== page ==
Do not, even gently, guide your thoughts. Let them have their sway. If you spend the whole walk in work-worry, who knows you might have a solution by the time you get back to the desk or you may have clarified that there really is absolutely nothing you can do about the situation, so it can be put to one side while you get on with other stuff. If you do neither you will at least have 'tired the inner child' a little and the anger will have subsided and the picture will be a mite clearer.

I have walks like that. The normal "set to neutral" trigger of pulling on trainers or boots provokes an error code, and I'll spend miles snowballing rubbish. At least I'm getting some fresh air and some exercise. And no-one else is having to listen to my rant.

I have other walks where 'neutral' really means 'disengaged' and I come home or arrive at my destination unaware of a single thought along the way. Nothing of consequence? Or all just squirrelled away in the creative subconscious for future use? I don’t know.

Mostly though, I look for beauty, I conjure poetry, I capture moments. Open the mind, follow where it leads, allow thoughts the free rein they seldom get in our busy-busy world. Indulge in remembering or creating. Memories, hopes, stories, regrets, philosophies, musing. Snippets of something and nothing.

In the Regent's Park I loved the oriental garden in its Autumn dress.

Regents Park

But later the same day, walking by the Serpentine, among the swans and geese and gulls, I suddenly 'heard' my Dad reciting one of his party pieces:

The grass is green, the sun is riz, I wonder where dem boidies is
The say the boid is on the wing, but that's absoid

The wing is on the boid

A traditional American rhyme that surfaces in various forms…no-one knows who wrote the original…and who cares? makes me smile.

It might have been my Mam who taught me to master the mechanics of walking, but it was Dad who taught me to walk. He took me into the hills, taught me to get lost and not worry about it, taught me to look at the broad views and the tiny details, to stare at the clouds and ponder the rocks and the streams. To weave stories and learn histories.

He also taught me to walk in the built up places: to look for landmarks, to feel the past, the locality, the people…the myths and legends and the possible futures.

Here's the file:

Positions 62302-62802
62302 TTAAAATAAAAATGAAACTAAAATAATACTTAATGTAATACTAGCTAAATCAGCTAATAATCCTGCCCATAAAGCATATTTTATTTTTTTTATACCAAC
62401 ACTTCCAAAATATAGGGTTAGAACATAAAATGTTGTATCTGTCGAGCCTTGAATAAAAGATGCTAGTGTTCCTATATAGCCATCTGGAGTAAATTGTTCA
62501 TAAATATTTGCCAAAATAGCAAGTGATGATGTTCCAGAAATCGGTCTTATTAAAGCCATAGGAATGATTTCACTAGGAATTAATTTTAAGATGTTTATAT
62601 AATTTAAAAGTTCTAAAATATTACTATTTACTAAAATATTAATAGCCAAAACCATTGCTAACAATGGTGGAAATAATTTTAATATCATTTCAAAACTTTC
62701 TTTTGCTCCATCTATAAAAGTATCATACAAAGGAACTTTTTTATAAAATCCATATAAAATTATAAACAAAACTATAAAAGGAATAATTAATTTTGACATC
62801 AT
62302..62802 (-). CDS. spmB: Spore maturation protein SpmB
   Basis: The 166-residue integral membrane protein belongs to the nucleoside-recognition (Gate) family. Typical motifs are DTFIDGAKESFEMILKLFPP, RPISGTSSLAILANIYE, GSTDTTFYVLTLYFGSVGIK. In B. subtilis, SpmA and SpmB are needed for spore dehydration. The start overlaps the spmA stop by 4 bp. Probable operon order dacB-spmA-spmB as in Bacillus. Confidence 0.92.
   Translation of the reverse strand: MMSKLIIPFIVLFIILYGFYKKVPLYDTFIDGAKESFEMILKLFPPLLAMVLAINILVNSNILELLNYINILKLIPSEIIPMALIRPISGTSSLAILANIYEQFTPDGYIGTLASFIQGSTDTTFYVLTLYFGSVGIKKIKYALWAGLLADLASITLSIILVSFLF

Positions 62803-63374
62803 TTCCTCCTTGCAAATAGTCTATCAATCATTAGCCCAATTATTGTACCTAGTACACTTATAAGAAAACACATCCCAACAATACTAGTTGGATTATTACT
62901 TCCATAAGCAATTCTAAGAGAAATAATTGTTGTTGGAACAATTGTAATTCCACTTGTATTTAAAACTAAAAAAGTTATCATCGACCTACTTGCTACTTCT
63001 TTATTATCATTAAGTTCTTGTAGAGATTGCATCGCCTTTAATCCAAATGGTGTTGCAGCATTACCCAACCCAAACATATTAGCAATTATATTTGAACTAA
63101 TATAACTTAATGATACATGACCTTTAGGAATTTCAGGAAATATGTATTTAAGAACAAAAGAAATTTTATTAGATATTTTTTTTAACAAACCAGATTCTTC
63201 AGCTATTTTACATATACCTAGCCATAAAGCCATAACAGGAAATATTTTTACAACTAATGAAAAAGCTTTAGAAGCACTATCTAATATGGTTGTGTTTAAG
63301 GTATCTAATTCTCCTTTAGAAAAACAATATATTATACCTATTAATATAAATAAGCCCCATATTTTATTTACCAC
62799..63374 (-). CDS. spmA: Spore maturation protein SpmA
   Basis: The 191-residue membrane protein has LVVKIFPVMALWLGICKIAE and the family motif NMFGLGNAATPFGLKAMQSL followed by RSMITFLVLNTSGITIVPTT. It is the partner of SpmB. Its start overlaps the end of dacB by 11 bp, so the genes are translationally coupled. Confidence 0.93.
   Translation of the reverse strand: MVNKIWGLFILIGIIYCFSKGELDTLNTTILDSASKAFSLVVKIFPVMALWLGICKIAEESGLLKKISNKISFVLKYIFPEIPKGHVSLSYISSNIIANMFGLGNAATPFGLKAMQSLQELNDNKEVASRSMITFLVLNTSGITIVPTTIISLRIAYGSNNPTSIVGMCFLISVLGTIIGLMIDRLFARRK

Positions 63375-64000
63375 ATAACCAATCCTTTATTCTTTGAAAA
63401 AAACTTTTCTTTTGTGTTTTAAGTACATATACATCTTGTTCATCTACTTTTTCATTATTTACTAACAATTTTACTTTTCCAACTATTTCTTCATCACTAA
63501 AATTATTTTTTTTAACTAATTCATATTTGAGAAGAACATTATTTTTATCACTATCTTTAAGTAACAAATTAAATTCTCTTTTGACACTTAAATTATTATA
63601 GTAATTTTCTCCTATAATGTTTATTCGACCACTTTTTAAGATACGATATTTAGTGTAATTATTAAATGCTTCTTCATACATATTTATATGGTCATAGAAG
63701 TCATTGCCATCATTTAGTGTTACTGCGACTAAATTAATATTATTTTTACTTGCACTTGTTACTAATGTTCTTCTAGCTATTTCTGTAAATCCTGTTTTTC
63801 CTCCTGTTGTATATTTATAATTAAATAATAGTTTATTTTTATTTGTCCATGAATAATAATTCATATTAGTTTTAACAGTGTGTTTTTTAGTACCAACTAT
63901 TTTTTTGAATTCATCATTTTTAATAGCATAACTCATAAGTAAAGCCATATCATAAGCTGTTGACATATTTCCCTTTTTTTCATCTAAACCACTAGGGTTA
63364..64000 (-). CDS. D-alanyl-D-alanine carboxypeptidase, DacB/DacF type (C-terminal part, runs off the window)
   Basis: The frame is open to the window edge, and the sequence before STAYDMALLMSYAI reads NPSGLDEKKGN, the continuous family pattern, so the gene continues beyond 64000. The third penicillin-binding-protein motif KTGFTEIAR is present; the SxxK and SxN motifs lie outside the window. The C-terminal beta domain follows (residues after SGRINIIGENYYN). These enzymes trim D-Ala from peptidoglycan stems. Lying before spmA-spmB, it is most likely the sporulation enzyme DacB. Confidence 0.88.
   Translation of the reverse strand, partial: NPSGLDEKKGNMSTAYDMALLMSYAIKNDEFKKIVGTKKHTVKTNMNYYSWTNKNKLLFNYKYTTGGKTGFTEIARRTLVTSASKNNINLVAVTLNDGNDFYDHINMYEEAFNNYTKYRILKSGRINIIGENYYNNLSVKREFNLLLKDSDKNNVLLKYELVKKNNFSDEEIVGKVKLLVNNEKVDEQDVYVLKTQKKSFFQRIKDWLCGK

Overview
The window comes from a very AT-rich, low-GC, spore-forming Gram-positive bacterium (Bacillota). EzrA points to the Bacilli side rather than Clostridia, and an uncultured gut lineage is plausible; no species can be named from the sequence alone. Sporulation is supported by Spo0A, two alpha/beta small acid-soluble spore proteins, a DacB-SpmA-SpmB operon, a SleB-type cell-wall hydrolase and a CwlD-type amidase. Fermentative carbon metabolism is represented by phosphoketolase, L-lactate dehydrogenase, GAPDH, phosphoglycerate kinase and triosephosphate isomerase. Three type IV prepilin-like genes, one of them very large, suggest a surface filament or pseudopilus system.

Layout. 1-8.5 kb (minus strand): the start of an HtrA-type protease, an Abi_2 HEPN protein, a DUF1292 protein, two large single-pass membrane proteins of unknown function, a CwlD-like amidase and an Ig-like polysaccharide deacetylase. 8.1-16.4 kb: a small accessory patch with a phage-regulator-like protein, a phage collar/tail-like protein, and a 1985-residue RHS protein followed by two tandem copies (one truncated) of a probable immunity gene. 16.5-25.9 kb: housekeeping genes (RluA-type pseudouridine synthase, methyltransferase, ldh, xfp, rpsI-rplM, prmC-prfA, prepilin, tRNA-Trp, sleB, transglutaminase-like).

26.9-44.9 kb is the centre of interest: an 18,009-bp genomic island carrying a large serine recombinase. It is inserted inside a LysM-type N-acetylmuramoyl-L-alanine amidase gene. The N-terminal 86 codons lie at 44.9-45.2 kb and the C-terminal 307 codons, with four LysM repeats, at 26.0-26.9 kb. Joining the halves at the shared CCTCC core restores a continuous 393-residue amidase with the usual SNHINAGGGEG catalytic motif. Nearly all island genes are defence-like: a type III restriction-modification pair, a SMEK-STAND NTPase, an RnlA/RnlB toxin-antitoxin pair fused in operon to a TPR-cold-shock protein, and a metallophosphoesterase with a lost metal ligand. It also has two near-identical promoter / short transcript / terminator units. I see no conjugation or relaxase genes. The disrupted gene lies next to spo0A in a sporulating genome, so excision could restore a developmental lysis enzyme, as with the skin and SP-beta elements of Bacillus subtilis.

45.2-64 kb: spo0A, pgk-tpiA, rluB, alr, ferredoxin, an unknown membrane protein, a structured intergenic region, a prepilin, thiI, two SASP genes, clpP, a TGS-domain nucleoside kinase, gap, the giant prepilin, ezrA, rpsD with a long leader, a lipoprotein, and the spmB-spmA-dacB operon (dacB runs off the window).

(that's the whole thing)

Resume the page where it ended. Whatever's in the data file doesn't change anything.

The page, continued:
You don't need to be in beautiful places to go for an open-minded walk. Wherever you walk you will find beauty, if you look. Look around. Look up.

I love the idea of 'looking for beauty' and apologise to my teacher because I can't remember where I first came across the idea.

If you really struggle with the idea of just letting the mind think whatever it wants – if you have something that you feel you will be better not thinking about for a while - and I'm a fervent believer that we wouldn't have evolved the capacity for denial if it wasn't sometimes useful – then looking for beauty is a good way to use an open-minded walk. Just ensure you have no preconception of what beauty might look like. I didn't expect to find a Buddha statute built into a house-wall in one of the more industrial areas of town…or a heron in a city park…or be taken by the way a building crane looked in a melted reflection. It might be oil on water refracting light, the silence of a cloister, or the bustle of a market.

Reflected crane

Seek and you shall find.

Carry a camera. And I mean a camera. Not a phone. If you must have your phone with you, stuff it in the bag so it's a hassle to get to if it rings. You know they'll leave a message or call back if it's urgent. A camera in your hand, or in your pocket, is a prompt…to look…look closely, look widely, look differently.

And some days…will go unsnapped…and that too is ok.

At the end of the day, or indeed at the beginning of it, it is just a walk, a chance to think or not think, and every day is all the better for doing it.

© Lesley Mason